A Trillion For Your Thoughts?
Andy Sutton: The one consolation for insanity is that it usually tends to come full circle and deposit an appropriate amount of egg on the face(s) of the most outspoken proponents. It is no different when the discussion of our broken monetary system comes up. Although I must say, the latest stunt is bold and daring and might very well threaten the one thing that underpins the global monetary system itself, and that is confidence, mixed with a good deal of ambivalence.
The idea of the US Mint creating a platinum coin and stamping a value of one trillion dollars reeks of the hyperinflationary situation in Zimbabwe where there are now hundred trillion dollar bills. At least the platinum is worth SOMETHING though, right? Not really when you consider the scope. In relation to a trillion of today’s dollars, the platinum is worth about as much as the metal used to make a video game token at an 80s arcade.
Now before anyone gets too fired up, I must say that they haven’t actually decided to do it yet, but the idea is getting serious consideration and there is actually a petition on the White House’s ‘We the People’ section imploring the administration to take exactly that kind of action. I haven’t looked through the signers lately, but I am sure you’ll find quite a few mainstream Keynesian economists there.
The whole idea behind this stunt to begin with is to relax the national debt and avoid (once again) the concept of actually dealing with out of control government spending. One must then wonder why the government would stop at one coin? Why not strike a roll of 20 and declare we have a surplus? For those of you chuckling, we’ve done similar things before. Some years back the government removed a couple of items from its balance sheet and declared the US government to have a surplus; a fairy tale that many still cling to today. So as funny as this concept might sound, it is well within the reach of the USGovt to try it.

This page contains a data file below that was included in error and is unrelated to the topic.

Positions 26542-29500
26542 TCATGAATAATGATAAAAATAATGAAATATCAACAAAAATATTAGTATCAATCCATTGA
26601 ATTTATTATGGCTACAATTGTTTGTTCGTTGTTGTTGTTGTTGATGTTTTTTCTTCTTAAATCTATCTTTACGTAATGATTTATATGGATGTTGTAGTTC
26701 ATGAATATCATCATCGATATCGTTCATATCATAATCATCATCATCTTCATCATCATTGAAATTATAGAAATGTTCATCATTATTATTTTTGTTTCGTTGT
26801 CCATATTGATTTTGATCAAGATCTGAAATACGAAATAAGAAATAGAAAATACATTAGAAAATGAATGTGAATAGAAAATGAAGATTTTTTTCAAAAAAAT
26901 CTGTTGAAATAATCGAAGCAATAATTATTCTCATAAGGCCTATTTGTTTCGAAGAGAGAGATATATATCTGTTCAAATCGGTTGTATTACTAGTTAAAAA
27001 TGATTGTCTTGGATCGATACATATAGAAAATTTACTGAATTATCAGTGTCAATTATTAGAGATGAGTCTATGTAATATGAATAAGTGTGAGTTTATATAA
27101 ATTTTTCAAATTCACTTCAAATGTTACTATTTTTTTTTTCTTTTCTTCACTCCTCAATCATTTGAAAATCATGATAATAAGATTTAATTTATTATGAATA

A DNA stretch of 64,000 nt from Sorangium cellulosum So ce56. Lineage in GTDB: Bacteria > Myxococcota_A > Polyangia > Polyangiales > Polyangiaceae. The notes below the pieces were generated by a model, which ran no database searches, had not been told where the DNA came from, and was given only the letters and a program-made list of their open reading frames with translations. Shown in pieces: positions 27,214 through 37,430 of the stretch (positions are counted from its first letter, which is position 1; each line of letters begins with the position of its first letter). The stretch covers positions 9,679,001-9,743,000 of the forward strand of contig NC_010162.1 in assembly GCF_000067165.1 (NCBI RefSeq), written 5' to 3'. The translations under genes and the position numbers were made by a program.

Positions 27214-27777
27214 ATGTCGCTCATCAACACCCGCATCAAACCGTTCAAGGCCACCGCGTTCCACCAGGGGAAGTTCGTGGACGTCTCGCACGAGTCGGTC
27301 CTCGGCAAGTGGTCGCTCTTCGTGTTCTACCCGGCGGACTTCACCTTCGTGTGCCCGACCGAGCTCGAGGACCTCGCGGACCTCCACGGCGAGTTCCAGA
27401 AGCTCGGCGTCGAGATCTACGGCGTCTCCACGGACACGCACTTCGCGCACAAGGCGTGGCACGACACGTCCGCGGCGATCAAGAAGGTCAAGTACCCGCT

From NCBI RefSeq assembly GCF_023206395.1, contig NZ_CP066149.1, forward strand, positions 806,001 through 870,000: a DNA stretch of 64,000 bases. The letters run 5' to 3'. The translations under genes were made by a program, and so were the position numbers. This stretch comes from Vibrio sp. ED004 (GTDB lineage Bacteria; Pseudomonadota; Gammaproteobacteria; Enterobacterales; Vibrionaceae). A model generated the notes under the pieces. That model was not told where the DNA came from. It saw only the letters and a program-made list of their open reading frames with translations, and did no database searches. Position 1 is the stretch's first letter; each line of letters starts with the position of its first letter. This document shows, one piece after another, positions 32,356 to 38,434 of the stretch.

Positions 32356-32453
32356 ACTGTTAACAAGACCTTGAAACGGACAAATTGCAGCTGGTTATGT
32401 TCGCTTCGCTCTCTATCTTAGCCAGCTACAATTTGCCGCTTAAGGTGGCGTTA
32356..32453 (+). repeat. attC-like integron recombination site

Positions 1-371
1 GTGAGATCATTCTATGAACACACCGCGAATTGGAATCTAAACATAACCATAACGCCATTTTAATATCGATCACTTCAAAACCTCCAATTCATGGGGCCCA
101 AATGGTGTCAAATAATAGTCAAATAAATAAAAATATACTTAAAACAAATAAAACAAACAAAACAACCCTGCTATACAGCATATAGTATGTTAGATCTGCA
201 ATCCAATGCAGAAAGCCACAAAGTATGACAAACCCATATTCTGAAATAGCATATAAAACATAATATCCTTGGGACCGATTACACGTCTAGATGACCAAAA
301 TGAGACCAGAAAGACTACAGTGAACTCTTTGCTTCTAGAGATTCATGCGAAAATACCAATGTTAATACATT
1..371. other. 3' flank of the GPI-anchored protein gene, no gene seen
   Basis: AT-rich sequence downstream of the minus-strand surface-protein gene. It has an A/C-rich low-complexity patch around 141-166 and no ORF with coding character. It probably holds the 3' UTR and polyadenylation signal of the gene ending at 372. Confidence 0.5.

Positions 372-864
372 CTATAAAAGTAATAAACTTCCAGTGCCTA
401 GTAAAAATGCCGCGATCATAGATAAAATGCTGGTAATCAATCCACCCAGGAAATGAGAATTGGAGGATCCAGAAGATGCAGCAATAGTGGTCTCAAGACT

For those of you who are ready to go blind because of the insanity behind this proposal, there is good news. Things have come full circle. For as ludicrous as the idea of printing/minting our way out of debt, it contains the essence of the fiat money fiasco. Confidence. We always ask each other why would anyone accept little paper tickets for goods and services in which effort, materials, and capital were expended to produce? Confidence, that’s why. We’re confident that we can, in turn, take those tickets and exchange them for the goods we desire. I do it. So does everyone reading this column. At least most of the time. We do it even though we know that those tickets are losing their value because they are being overproduced.
There was a time, now pretty much relegated to the annals of history, when we could exchange those paper tickets for silver or gold. But that had to be stopped because there wasn’t enough metal to cover all the tickets that were issued and the monetary ‘authorities’ had realized that the constant failure of banks back in the 1800s was caused by the redeemability issue. People were still plugged into reality, rather than their smartphone or RGIII’s blown out knee. Redeemability was the sunlight that shined on the vampire of fiat money and toasted it every time. So that was quietly taken away and the gold called in. Of course once the government had the gold, the dollar was quickly devalued.
This is not much different. As of this writing platinum sells for around $1675/ounce. If the government actually goes through with its plan and strikes a trillion dollar coin, it will release a coin that is worth nearly (in dollars) 600 MILLION times what platinum is worth today.
The face value of a platinum coin is $100. Striking a trillion dollar coin would devalue the dollar by a factor of around 10 BILLION. This symbolically represents an instant hyperinflation, although in practice, the conditions are not ideal for actual hyperinflation (believe it or not). This action makes FDR’s dollar devaluation look like small potatoes – the price of gold was only jacked to $35/ounce from the pre-confiscation price of around $22/ounce.